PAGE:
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Faà di Bruno's formula is an identity in mathematics generalizing the chain rule to higher derivatives, named after Francesco Faà di Bruno (1855, 1857), though he was not the first to state or prove the formula. In 1800, more than 50 years before Faà di Bruno, the French mathematician Louis François Antoine Arbogast stated the formula in a calculus textbook,^{[1]} considered the first published reference on the subject.^{[2]}
Perhaps the most well-known form of Faà di Bruno's formula says that
where the sum is over all n-tuples of nonnegative integers (m_{1}, …, m_{n}) satisfying the constraint
Sometimes, to give it a memorable pattern, it is written in a way in which the coefficients that have the combinatorial interpretation discussed below are less explicit:
Combining the terms with the same value of m_{1} + m_{2} + ... + m_{n} = k and noticing that m_{ j} has to be zero for j > n − k + 1 leads to a somewhat simpler formula expressed in terms of Bell polynomials B_{n,k}(x_{1},...,x_{n−k+1}):
The formula has a "combinatorial" form:
where
The combinatorial form may initially seem forbidding, so let us examine a concrete case, and see what the pattern is:
The pattern is
The factor \scriptstyle g''(x)g'(x)^2 \; corresponds to the partition 2 + 1 + 1 of the integer 4, in the obvious way. The factor \scriptstyle f'''(g(x))\; that goes with it corresponds to the fact that there are three summands in that partition. The coefficient 6 that goes with those factors corresponds to the fact that there are exactly six partitions of a set of four members that break it into one part of size 2 and two parts of size 1.
Similarly, the factor \scriptstyle g''(x)^2 \; in the third line corresponds to the partition 2 + 2 of the integer 4, (4, because we are finding the fourth derivative), while \scriptstyle f''(g(x)) \,\! corresponds to the fact that there are two summands (2 + 2) in that partition. The coefficient 3 corresponds to the fact that there are \tfrac{1}{2}\tbinom{4}{2}=3 ways of partitioning 4 objects into groups of 2. The same concept applies to the others.
A memorizable scheme is as follows:
These partition-counting Faà di Bruno coefficients have a "closed-form" expression. The number of partitions of a set of size n corresponding to the integer partition
of the integer n is equal to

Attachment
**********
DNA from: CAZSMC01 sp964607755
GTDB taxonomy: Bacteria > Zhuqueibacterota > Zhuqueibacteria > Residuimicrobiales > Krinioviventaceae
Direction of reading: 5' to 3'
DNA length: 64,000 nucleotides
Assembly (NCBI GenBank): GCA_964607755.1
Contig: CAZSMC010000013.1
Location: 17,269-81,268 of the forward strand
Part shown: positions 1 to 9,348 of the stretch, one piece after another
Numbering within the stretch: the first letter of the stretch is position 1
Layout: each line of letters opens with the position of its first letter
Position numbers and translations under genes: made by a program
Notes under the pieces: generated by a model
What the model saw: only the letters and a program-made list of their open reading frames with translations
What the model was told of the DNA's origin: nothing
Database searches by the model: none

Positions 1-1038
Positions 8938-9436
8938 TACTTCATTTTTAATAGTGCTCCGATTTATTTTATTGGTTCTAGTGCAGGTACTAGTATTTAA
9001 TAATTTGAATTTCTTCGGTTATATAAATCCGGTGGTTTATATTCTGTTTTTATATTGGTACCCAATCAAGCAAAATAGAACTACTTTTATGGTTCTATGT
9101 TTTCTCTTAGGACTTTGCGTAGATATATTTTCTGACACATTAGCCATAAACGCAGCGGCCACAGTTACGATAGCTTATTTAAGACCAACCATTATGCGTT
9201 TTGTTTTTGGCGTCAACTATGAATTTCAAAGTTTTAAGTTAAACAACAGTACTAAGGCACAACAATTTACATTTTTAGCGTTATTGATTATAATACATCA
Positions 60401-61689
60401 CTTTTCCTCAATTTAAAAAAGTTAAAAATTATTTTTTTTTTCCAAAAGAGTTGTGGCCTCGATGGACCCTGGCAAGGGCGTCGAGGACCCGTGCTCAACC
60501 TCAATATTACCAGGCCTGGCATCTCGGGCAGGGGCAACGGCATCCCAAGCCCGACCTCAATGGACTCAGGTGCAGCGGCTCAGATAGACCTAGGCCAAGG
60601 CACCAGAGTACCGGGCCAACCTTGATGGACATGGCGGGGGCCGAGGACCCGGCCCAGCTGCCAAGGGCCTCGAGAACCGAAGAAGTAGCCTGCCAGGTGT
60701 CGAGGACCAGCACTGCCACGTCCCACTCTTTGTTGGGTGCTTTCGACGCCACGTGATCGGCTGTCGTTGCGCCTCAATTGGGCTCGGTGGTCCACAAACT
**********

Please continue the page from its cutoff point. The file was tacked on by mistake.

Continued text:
These coefficients also arise in the Bell polynomials, which are relevant to the study of cumulants.
Let y = g(x_{1}, ..., x_{n}). Then the following identity holds regardless of whether the n variables are all distinct, or all identical, or partitioned into several distinguishable classes of indistinguishable variables (if it seems opaque, see the very concrete example below):^{[3]}
where (as above)
A further generalization, due to Tsoy-Wo Ma, considers the case where y is a vector-valued variable.^{[4]} The general form, for variational calculus (Gâteaux differentials are the most general form of differential), was derived in 2012.^{[5]}
The five terms in the following expression correspond in the obvious way to the five partitions of the set { 1, 2, 3 }, and in each case the order of the derivative of f is the number of parts in the partition:
If the three variables are indistinguishable from each other, then three of the five terms above are also indistinguishable from each other, and then we have the classic one-variable formula.
Suppose f(x)=\sum_{n=0}^\infty {a_n} x^n and g(x)=\sum_{n=0}^\infty {b_n} x^n are formal power series and b_0 = 0.
Then the composition f \circ g is again a formal power series,
and the coefficient c_{n}, for n ≥ 1, can be expressed as a sum over compositions of n or as an equivalent sum over partitions of n :
is the set of compositions of n with k denoting the number of parts,
or
is the set of partitions of n into k parts, in frequency-of-parts form.
The first form is obtained by picking out the coefficient of x^{n} in (b_{1}x+b_{2}x^2+ \cdots)^{k} "by inspection", and the second form is then obtained by collecting like terms, or alternatively, by applying the multinomial theorem.
The special case f(x) = e^{x}, g(x) = ∑_{n ≥ 1} a_{n} /n! x^{n} gives the exponential formula. The special case f(x) = 1/(1-x), g(x) = ∑_{n ≥ 1} (-a_{n} ) x^{n} gives an expression for the reciprocal of the formal power series ∑_{n ≥ 0} a_{n} x^{n} in the case a_{0} = 1 .
Stanley ^{[6]} gives a version for exponential power series. In the formal power series
we have the nth derivative at 0:
This should not be construed as the value of a function, since these series are purely formal; there is no such thing as convergence or divergence in this context.
If
and
then the coefficient c_{n} (which would be the nth derivative of h evaluated at 0 if we were dealing with convergent series rather than formal power series) is given by
where π runs through the set of all partitions of the set { 1, ..., n } and B_{1}, ..., B_{k} are the blocks of the partition π, and | B_{j} | is the number of members of the jth block, for j = 1, ..., k.
This version of the formula is particularly well suited to the purposes of combinatorics.
We can also write with respect to the notation above
where B_{n,k}(a_{1},...,a_{n−k+1}) are Bell polynomials.
If f(x) = e^{x} then all of the derivatives of f are the same, and are a factor common to every term. In case g(x) is a cumulant-generating function, then f(g(x)) is a moment-generating function, and the polynomial in various derivatives of g is the polynomial that expresses the moments as functions of the cumulants.
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